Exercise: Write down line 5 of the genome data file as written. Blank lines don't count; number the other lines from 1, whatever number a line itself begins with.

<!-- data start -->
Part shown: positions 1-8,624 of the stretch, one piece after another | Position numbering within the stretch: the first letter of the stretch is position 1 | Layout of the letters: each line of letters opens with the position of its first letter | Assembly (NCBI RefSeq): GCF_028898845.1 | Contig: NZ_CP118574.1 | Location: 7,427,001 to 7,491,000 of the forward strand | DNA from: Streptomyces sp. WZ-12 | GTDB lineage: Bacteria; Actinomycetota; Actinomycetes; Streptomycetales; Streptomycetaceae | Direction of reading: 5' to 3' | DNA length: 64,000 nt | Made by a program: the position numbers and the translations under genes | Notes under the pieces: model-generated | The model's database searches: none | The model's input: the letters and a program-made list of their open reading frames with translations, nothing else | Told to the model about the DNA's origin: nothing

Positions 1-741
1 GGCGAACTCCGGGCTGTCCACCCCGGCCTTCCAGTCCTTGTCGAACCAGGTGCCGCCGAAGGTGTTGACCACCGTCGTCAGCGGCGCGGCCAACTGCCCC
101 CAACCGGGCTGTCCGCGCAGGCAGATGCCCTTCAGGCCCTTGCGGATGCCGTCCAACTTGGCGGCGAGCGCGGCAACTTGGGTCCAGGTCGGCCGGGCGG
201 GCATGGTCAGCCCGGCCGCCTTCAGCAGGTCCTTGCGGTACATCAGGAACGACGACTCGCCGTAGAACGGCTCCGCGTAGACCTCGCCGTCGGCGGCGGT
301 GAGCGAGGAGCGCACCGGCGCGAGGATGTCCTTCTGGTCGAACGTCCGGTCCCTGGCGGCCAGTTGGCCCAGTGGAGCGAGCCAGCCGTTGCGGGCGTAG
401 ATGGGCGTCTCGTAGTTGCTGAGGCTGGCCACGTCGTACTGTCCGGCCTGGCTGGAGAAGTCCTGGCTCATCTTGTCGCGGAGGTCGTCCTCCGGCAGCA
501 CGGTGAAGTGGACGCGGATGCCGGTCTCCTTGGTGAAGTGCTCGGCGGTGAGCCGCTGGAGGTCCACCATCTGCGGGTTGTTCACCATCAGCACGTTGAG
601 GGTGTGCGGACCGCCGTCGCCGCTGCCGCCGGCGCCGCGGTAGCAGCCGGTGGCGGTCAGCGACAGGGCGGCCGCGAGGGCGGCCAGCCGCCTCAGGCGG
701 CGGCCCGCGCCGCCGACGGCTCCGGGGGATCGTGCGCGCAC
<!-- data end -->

201 GCATGGTCAGCCCGGCCGCCTTCAGCAGGTCCTTGCGGTACATCAGGAACGACGACTCGCCGTAGAACGGCTCCGCGTAGACCTCGCCGTCGGCGGCGGT